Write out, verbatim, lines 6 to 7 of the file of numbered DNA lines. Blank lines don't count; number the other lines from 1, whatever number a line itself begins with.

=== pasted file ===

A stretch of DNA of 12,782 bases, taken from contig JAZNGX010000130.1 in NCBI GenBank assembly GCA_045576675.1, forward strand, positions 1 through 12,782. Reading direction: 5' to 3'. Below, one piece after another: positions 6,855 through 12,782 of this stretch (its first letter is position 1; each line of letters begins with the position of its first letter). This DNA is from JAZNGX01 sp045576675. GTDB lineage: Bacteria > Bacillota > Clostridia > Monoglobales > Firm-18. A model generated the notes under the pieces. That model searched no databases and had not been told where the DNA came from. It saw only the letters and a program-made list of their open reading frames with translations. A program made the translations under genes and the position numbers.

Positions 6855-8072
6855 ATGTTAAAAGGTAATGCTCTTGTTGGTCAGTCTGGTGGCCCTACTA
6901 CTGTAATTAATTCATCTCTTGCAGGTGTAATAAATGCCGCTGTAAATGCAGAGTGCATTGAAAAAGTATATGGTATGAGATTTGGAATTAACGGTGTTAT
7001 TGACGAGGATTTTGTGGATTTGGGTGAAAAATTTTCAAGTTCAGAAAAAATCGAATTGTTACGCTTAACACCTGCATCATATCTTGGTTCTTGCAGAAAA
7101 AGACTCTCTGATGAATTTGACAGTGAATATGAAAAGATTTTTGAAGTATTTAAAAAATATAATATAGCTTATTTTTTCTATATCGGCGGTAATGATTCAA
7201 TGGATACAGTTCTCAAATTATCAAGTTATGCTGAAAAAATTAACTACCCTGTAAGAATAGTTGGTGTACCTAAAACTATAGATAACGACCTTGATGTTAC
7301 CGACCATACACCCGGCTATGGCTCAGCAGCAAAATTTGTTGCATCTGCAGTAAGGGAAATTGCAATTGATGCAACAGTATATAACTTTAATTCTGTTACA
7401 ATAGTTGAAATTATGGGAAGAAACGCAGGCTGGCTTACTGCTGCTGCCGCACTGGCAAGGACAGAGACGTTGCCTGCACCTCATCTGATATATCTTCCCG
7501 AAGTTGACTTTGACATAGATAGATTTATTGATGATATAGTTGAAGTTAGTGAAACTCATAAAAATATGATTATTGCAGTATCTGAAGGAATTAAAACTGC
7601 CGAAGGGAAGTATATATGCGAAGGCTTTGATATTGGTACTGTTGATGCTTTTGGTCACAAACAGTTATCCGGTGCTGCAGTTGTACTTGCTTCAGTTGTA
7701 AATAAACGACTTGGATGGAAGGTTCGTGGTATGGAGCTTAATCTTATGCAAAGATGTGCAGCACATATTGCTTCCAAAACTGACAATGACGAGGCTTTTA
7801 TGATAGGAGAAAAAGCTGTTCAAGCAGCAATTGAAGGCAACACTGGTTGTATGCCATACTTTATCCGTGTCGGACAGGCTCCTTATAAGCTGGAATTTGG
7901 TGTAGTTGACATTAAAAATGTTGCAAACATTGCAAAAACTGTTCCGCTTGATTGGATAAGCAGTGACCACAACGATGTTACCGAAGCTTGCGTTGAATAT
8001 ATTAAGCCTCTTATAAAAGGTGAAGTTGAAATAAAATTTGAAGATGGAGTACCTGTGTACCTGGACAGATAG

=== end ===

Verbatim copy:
7101 AGACTCTCTGATGAATTTGACAGTGAATATGAAAAGATTTTTGAAGTATTTAAAAAATATAATATAGCTTATTTTTTCTATATCGGCGGTAATGATTCAA
7201 TGGATACAGTTCTCAAATTATCAAGTTATGCTGAAAAAATTAACTACCCTGTAAGAATAGTTGGTGTACCTAAAACTATAGATAACGACCTTGATGTTAC